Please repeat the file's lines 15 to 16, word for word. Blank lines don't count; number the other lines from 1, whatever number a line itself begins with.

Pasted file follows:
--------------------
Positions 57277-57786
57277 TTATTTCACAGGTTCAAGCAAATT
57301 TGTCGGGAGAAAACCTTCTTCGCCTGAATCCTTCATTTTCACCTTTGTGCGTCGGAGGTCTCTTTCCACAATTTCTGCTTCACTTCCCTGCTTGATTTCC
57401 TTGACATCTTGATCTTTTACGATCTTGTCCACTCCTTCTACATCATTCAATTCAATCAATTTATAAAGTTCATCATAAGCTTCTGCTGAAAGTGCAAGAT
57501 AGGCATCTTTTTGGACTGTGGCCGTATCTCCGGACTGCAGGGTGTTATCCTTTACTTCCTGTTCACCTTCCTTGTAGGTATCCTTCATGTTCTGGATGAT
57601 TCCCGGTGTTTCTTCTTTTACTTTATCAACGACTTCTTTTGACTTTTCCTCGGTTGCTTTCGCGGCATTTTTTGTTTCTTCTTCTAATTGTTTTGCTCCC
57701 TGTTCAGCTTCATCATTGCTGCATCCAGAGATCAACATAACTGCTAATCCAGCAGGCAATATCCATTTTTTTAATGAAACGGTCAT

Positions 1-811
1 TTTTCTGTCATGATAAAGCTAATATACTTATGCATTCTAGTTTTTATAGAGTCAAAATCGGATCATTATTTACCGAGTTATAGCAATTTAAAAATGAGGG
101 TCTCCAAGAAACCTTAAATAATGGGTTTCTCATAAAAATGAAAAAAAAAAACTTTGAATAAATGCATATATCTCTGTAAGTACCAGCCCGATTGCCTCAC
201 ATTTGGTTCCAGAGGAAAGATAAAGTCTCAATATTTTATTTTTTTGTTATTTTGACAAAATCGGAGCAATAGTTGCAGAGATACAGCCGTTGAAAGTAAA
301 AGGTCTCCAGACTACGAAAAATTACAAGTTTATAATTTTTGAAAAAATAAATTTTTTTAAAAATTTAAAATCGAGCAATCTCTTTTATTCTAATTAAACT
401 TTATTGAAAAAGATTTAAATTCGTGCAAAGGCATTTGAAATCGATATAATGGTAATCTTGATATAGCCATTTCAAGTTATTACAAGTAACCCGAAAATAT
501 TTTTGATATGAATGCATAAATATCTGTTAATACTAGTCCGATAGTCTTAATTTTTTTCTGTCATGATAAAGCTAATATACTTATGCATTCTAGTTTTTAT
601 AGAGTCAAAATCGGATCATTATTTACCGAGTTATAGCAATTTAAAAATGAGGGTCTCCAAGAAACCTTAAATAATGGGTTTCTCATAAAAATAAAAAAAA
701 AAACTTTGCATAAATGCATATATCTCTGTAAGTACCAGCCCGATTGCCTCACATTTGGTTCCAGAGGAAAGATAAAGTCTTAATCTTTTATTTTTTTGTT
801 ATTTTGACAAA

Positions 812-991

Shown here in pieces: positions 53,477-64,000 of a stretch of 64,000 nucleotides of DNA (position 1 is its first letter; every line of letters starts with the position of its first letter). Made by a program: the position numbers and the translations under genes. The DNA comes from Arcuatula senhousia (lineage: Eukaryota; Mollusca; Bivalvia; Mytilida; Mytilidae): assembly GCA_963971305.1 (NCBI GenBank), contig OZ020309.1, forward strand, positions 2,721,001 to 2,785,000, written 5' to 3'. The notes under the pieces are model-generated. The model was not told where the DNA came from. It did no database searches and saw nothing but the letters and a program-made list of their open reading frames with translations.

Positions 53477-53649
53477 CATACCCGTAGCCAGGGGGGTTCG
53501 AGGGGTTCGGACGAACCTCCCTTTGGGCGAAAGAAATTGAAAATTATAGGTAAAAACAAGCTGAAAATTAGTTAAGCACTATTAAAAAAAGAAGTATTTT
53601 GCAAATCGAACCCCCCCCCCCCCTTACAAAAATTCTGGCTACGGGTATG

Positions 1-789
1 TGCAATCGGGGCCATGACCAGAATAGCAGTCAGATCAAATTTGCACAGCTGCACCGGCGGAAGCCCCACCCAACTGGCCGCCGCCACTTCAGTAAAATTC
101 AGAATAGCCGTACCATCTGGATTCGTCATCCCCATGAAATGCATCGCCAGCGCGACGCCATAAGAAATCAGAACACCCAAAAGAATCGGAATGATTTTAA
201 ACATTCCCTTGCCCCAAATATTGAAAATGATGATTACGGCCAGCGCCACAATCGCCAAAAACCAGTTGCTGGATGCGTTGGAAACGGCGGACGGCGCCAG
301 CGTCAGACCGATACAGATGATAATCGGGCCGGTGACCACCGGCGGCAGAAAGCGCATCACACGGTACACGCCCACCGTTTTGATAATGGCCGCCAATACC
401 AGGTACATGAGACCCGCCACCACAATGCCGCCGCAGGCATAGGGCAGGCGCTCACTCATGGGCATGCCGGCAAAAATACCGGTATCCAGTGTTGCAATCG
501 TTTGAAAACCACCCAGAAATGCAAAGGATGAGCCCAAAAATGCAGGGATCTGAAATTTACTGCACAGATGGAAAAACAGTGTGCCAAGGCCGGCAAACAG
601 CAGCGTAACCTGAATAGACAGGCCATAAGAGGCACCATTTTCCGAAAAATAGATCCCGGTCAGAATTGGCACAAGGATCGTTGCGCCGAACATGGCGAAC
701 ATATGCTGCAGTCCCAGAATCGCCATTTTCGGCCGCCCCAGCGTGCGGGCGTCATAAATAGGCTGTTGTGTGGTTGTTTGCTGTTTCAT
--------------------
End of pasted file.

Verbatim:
601 AGAGTCAAAATCGGATCATTATTTACCGAGTTATAGCAATTTAAAAATGAGGGTCTCCAAGAAACCTTAAATAATGGGTTTCTCATAAAAATAAAAAAAA
701 AAACTTTGCATAAATGCATATATCTCTGTAAGTACCAGCCCGATTGCCTCACATTTGGTTCCAGAGGAAAGATAAAGTCTTAATCTTTTATTTTTTTGTT